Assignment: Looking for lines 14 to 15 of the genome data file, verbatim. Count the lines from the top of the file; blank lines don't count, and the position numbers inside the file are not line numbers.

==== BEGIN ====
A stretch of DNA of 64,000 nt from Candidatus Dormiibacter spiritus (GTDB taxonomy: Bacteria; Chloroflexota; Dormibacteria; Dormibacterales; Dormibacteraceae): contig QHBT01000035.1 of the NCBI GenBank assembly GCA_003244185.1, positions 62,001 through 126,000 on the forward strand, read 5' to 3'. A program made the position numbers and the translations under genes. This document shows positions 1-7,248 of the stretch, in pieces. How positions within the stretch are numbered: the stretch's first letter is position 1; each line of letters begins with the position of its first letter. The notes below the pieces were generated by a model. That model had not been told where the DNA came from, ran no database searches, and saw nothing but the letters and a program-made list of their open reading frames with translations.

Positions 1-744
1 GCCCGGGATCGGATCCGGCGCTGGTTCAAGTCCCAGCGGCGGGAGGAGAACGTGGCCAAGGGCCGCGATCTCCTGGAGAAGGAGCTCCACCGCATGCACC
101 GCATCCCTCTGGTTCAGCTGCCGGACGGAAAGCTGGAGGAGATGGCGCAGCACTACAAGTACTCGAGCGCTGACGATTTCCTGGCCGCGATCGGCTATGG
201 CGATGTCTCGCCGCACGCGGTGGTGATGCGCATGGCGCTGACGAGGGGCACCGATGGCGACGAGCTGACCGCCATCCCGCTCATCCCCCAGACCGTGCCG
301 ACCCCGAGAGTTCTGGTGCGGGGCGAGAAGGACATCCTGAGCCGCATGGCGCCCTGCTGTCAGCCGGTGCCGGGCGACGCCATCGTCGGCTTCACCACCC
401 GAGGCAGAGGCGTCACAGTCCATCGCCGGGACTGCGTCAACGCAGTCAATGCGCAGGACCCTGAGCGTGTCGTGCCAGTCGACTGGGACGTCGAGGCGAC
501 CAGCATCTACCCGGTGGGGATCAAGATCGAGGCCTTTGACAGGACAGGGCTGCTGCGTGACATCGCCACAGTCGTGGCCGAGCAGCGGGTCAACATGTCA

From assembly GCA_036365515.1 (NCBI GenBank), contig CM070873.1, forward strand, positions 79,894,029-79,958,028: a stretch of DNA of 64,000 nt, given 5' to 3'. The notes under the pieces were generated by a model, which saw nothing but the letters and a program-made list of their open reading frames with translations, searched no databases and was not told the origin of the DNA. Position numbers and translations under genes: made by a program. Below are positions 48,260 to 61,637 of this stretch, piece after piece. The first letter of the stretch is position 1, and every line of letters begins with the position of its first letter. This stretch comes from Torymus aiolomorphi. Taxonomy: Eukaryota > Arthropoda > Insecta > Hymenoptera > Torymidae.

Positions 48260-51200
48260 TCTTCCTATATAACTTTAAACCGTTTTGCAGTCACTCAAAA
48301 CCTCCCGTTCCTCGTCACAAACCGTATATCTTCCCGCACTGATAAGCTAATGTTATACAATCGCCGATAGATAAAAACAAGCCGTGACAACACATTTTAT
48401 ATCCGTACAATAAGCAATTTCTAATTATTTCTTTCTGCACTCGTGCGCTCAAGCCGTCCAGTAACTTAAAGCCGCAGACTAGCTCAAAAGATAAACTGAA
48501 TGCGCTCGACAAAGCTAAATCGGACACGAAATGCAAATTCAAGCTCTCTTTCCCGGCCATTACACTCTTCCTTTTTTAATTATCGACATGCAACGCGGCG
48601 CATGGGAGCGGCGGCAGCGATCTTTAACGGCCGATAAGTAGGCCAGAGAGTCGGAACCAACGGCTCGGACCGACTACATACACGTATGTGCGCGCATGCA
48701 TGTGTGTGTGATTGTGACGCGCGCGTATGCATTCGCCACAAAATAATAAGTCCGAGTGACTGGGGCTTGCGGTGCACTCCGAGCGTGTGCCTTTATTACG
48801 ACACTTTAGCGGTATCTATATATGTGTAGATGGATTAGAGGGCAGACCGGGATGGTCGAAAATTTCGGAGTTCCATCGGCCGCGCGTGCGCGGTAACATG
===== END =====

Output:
48501 TGCGCTCGACAAAGCTAAATCGGACACGAAATGCAAATTCAAGCTCTCTTTCCCGGCCATTACACTCTTCCTTTTTTAATTATCGACATGCAACGCGGCG
48601 CATGGGAGCGGCGGCAGCGATCTTTAACGGCCGATAAGTAGGCCAGAGAGTCGGAACCAACGGCTCGGACCGACTACATACACGTATGTGCGCGCATGCA